An incoming Democratic congresswoman has plans to lead a delegation to the West Bank to combat what she complains is too much of a pro-Israel slant in Washington.
Representative-elect Rashida Tlaib (D., Mich.), the first Palestinian-American elected to Congress after running unopposed in the general election, told the left-wing website The Intercept she wants to provide an alternative to a viewpoint of the conflict provided to new lawmakers by the lobbying group AIPAC (American Israel Public Affairs Committee).
"I want us to see that segregation and how that has really harmed us being able to achieve real peace in that region," Tlaib said. "I don’t think AIPAC provides a real, fair lens into this issue. It’s one-sided. … [They] have these lavish trips to Israel, but they don’t show the side that I know is real, which is what’s happening to my grandmother and what’s happening to my family there."
Tlaib compared the Israeli presence in the West Bank to the Jim Crow era in the United States. She didn't know which members would join her on the trip—no newly elected members would comment publicly to The Intercept that they were going—and she has no plans to meet with Israeli officials or members of the Palestinian Authority.
Tlaib and Representative-elect Ilham Omar (D., Minn.), once in office, will be the only two members of the House to publicly support the anti-Israel Boycott, Divestment, and Sanctions (BDS) movement, which has been condemned by the Anti-Defamation League as one of the most deceitful global efforts to delegitimize the Jewish state.
"I personally support the BDS movement," Tlaib said, adding the boycott brings attention to "issues like the racism and the international human rights violations by Israel right now."
The Intercept, which has a strongly anti-Israel editorial stance, complained about Israel's "military strikes against the Gaza Strip" in the article but did not mention Hamas, the Palestinian terrorist group that runs the territory and has fired thousands of rockets at Israeli civilians.
Tlaib recently came out in support of Marc Lamont Hill, a left-wing professor and political commentator who defended Palestinian violence against Israel and used a phrase often invoked by the terror group Hamas in calling for a "free Palestine from the river to the sea." Hill denied any anti-Semitic intent or calls for the destruction of Israel with his remarks, but CNN fired him as a contributor. Tlaib said Hill was right to call out the "oppressive policies in Israel."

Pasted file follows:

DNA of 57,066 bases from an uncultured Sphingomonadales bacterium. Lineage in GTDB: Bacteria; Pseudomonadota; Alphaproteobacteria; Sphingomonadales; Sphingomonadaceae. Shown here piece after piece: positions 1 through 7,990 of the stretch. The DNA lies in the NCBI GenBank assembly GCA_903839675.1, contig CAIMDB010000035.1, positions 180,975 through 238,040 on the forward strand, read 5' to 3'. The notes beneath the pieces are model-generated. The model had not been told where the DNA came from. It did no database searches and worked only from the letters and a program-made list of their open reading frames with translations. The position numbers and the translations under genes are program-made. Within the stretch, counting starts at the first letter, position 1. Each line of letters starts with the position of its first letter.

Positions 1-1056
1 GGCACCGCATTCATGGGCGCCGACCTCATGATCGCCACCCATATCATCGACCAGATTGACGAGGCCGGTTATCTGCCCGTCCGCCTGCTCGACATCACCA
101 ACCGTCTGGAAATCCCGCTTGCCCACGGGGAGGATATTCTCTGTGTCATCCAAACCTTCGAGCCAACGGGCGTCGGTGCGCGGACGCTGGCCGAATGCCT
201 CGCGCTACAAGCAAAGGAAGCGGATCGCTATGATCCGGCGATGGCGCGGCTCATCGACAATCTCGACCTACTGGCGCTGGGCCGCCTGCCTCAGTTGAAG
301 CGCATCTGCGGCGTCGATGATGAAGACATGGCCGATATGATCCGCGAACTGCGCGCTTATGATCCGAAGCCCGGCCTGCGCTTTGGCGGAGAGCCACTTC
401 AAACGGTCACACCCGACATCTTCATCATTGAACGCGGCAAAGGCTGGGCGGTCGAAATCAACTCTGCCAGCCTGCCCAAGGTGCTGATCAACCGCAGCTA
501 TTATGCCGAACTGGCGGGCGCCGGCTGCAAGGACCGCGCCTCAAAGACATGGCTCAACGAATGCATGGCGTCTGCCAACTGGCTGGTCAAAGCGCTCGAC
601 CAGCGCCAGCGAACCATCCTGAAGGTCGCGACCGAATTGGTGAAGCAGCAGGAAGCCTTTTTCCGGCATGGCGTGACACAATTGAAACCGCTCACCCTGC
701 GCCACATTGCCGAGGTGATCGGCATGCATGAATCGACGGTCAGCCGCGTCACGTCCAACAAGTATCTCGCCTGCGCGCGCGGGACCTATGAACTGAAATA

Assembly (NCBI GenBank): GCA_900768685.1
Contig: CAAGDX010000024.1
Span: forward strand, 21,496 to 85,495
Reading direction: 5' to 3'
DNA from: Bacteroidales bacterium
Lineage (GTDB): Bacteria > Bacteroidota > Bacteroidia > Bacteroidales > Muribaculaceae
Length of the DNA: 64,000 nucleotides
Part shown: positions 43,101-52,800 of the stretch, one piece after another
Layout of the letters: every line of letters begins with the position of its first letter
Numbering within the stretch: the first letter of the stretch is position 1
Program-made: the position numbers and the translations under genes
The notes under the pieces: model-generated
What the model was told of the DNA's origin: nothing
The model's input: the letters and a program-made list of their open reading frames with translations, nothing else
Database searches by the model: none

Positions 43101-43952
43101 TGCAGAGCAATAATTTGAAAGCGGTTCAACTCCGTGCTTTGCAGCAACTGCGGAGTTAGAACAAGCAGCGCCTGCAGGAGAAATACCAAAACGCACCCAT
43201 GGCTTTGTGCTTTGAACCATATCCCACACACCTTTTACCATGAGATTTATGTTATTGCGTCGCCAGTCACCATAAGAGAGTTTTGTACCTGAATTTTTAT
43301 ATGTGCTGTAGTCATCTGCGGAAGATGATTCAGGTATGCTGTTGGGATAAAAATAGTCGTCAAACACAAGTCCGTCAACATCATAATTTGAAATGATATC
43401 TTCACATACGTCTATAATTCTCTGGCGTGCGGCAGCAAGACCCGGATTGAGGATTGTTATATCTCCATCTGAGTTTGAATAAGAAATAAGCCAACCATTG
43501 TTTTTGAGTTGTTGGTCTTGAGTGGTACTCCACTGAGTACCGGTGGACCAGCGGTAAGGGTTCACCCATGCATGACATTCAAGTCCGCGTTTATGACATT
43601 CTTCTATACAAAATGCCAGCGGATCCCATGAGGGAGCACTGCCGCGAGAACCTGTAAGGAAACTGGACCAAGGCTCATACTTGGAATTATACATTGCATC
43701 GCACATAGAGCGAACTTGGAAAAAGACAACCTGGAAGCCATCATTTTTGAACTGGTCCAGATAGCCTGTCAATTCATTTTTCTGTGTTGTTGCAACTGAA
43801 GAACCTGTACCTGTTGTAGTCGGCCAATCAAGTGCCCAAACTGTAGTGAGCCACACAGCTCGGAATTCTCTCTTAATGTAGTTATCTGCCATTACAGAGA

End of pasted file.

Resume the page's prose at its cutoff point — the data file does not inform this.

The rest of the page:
The Intercept, which has a strongly anti-Israel editorial stance, took a shot at House Minority Whip Steny Hoyer (D., Md.) for planning to once again lead the freshman Democratic House delegation on an AIPAC-sponsored trip to Israel, which typically takes place during the August recess:
Over the last decade, AIPAC’s education arm, the U.S. Israel Education Association, has spent $12.9 million on trips to Israel for 363 lawmakers and 657 congressional staff members, according to an Intercept analysis of public disclosures. A typical House freshmen trip usually costs between $9,300 to $10,500 per participant, which covers all expenses, including a business-class flight and a stay at a luxury hotel in Jerusalem. Lawmakers are invited to bring one family member.
The trips are institutionalized by congressional leadership officials in both parties. Hoyer’s press office confirmed that the Democratic leader will ask newly elected House Democrats to take part in an AIPAC trip to Israel next year and defended the program against charges of bias.
"While it has not yet been planned, Mr. Hoyer intends to once again serve as the senior member on a delegation of Members of Congress to Israel next year," said Annaliese Davis, a spokesperson for Hoyer.
"The delegation trip to Israel is an opportunity for freshmen Members of Congress to learn more about regional threats and dynamics in the Middle East and the complexities of the Israeli-Palestinian conflict," Davis wrote in a statement. The organizers of the AIPAC trip, she added, "work hard to show both sides of that conflict," including meetings with Palestinian leadership, the Israeli advocacy group Peace Now, and "Israeli leaders from across the ideological spectrum."